This is the hand of a woman who has lived a long life.

by Johan van Parys

Her hand shows the marks of time: arthritis, wrinkles, veins, cuts and bruises. Her hand is open, extended and inviting. A gesture which is reflective of the mission she serves. This is the hand of a woman who has lived a long life, a dedicated life. This is the hand of a woman who has served the church for many, many years. This is the hand of a woman, convinced that she can continue to contribute to the church despite old age and even beyond death.

We don’t know her name and we need not know her name for she embodies the millions of women who have carried the church through their prayer and their actions. They are the women who have prayed for our needs, hidden behind the walls of their monasteries or in plain view in our streets.

Nestled in her hand is a simple rosary, seemingly made of olive wood. It is the string of beads she has fingered thousands upon thousands of times as prayers passed her lips. This rosary was probably passed on to her from another sister as most everything else she uses. Her prayers build upon her sister’s prayers stringing years and years of prayer together. It is this rosary she faithfully returns to at the end of the day. It is this rosary she purposefully reaches for during difficult times. It is this rosary she happily cradles during times of joy. Her dedication to prayer keeps her centered. It keeps her rooted. It allows her to stay the sacred course she embarked on when she took her religious vows.

In this image the rosary is not used for prayer, rather the rosary gently placed in her hand is a form of evangelization. A worn rosary in the hand of an elderly woman speaks to the power of prayer. Without saying a word she shows the rosary as if inviting us to take it from her so we too may enter into the saving chain of prayer. This is her legacy: prayer saves! It is what she hopes to pass on to each one of us.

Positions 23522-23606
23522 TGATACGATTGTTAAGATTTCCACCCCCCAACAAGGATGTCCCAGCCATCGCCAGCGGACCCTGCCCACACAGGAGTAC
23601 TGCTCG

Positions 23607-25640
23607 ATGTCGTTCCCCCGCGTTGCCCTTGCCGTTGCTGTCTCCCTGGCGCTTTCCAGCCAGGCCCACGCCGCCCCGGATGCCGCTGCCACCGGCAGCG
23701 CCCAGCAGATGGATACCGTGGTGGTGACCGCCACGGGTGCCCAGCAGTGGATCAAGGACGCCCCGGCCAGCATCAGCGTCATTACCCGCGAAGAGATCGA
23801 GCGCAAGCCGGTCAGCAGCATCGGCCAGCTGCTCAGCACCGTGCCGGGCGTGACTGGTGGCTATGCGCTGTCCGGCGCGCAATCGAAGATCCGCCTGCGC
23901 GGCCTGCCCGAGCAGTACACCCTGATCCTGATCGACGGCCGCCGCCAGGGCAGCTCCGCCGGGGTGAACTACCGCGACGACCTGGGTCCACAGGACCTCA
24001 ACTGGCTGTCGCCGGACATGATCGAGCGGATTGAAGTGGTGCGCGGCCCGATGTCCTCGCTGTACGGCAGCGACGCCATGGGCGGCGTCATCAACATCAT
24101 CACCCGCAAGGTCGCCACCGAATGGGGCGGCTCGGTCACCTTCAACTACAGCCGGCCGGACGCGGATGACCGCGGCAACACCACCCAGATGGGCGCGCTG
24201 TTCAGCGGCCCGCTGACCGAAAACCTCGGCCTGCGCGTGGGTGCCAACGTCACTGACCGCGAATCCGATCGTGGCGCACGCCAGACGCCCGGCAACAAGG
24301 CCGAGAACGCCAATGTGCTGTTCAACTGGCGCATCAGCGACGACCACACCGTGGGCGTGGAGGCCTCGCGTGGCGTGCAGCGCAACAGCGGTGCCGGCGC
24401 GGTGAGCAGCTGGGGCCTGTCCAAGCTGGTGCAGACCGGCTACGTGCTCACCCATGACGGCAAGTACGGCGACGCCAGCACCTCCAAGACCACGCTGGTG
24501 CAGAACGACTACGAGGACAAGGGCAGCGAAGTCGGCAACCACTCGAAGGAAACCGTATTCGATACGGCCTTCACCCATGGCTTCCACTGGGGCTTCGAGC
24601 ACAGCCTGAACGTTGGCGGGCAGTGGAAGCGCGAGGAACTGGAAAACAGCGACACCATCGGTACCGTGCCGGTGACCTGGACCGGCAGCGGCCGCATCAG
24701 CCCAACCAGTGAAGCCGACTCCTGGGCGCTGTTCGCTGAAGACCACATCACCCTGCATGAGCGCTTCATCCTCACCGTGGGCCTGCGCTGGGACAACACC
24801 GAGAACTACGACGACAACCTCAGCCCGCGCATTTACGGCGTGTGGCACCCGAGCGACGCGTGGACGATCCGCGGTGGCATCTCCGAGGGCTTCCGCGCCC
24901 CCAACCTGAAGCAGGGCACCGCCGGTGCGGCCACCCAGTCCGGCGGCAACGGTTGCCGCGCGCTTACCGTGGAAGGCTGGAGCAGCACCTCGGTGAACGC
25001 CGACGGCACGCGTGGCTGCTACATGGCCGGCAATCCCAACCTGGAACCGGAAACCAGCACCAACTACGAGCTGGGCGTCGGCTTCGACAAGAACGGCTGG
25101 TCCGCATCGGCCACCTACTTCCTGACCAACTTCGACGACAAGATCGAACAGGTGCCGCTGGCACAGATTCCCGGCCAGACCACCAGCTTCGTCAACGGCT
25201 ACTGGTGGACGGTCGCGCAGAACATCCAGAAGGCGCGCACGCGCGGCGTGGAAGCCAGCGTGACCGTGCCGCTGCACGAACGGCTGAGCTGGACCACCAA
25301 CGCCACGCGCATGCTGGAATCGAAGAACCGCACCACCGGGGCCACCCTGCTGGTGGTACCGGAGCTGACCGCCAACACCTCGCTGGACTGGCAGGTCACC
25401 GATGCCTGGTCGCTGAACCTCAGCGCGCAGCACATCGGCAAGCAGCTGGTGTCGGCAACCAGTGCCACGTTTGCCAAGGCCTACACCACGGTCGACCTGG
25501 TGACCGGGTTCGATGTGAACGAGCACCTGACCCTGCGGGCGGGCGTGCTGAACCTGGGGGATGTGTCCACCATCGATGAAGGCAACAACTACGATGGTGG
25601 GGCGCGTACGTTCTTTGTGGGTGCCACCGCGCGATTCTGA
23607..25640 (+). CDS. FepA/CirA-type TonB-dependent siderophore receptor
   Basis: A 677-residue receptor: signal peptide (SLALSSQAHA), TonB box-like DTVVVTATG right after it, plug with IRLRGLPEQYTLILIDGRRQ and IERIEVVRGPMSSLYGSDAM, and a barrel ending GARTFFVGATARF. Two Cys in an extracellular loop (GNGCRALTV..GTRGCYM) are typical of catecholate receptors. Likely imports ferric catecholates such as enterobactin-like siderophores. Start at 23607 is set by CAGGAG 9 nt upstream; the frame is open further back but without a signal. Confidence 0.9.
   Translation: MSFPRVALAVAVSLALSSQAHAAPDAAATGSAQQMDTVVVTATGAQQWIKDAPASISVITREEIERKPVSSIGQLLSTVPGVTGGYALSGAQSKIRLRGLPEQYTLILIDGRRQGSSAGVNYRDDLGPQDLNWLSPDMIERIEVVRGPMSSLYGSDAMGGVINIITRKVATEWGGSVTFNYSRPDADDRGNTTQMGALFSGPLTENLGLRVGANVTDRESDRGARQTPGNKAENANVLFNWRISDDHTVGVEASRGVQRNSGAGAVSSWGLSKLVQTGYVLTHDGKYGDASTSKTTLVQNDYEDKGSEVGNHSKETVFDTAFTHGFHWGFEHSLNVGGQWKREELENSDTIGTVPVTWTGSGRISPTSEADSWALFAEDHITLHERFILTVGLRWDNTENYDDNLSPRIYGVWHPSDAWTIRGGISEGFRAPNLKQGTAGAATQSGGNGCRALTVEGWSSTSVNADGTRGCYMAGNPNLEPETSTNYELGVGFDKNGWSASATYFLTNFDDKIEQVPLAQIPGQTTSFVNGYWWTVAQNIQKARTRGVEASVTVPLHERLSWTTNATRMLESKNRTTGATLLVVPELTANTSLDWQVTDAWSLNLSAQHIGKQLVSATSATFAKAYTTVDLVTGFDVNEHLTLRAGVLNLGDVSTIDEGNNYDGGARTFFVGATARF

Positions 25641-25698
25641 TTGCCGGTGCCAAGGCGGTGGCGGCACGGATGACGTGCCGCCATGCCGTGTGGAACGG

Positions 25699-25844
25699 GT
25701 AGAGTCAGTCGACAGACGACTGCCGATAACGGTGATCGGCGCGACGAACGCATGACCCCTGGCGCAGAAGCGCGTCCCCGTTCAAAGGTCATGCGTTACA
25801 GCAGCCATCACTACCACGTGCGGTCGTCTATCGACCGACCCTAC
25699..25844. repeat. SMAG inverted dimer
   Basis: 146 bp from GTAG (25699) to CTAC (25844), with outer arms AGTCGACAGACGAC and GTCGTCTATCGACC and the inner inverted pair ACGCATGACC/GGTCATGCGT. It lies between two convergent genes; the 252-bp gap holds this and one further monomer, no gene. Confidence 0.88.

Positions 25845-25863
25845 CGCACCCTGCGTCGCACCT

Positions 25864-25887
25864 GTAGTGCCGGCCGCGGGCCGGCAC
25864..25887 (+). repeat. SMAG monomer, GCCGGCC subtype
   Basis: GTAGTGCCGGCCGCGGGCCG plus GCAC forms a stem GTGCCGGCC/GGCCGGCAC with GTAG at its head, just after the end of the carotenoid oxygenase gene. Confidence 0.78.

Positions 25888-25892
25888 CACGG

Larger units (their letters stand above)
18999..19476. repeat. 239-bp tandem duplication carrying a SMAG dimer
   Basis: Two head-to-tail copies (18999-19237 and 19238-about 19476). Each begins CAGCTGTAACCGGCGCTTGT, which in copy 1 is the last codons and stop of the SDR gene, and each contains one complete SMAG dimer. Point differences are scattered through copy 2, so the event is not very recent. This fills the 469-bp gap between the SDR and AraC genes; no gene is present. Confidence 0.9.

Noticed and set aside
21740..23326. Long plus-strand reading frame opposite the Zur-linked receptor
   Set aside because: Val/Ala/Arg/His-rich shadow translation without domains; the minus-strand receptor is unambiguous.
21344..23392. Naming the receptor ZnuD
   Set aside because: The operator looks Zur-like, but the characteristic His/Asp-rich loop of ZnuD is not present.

Though somewhat out of focus we can see the pectoral cross she is wearing around her neck. She received it at her profession and has worn it ever since. The cross has given her direction for all these years and continues to do so today. The cross in this image quietly testifies to the fact that it is by the cross we have been saved and it is by the cross we are called to live. If the rosary invites us to prayer, the cross calls us to action. These are the two great tenets of our life as Christians. Together they have been given to us as a mandate by Jesus himself: Celebrate the Eucharist and Wash Feet.

We don’t know her name and we need not know her name for she embodies the millions of women who have carried the church through their prayer and their actions. They are the women who have prayed for our needs, hidden behind the walls of their monasteries or in plain view in our streets. They are the women who have staffed our schools and universities where they have taught our children. They are the women who have worked in our hospitals where they have cared for our sick and our elderly.

They may wear veils instead of miters and they may carry books rather than crosiers but they are the ones who have shaped and molded so many of us into the people we are today. Their impact on our church is beyond measure. We simply would not be who we are as a people and as a church without them.

This image is a quiet testimony to the great work God is accomplishing through our religious and through all women in our church.

 

Johan Van Parys

Johan van Parys, a native of Belgium, has been The Basilica’s Director of Liturgy and the Sacred Arts since 1995. He holds graduate degrees in art history and comparative religious studies from the Catholic University in Louvain, Belgium, and a Ph.D. in theology from the University of Notre Dame in Indiana.

*See this artwork in the Pray to Love Exhibit at The Basilica of St. Mary.

Pray to Love: The Annecy, France Nun Exhibit Opens at the Basilica

Pray to Love: The Annecy, France/ Nun Series

Pray to Love from Anne Goetze on Vimeo.

In her video, Pray to Love: The Annecy, France/ Nun Series, Artist Anne Goetze shares with the viewers the story of her journeys to France, her love for the community of Visitation Sisters that her Aunt Helen/ Soeur Margarite Marie was a part of; and the ensuing call to create this series of photographic art depicting this holy place.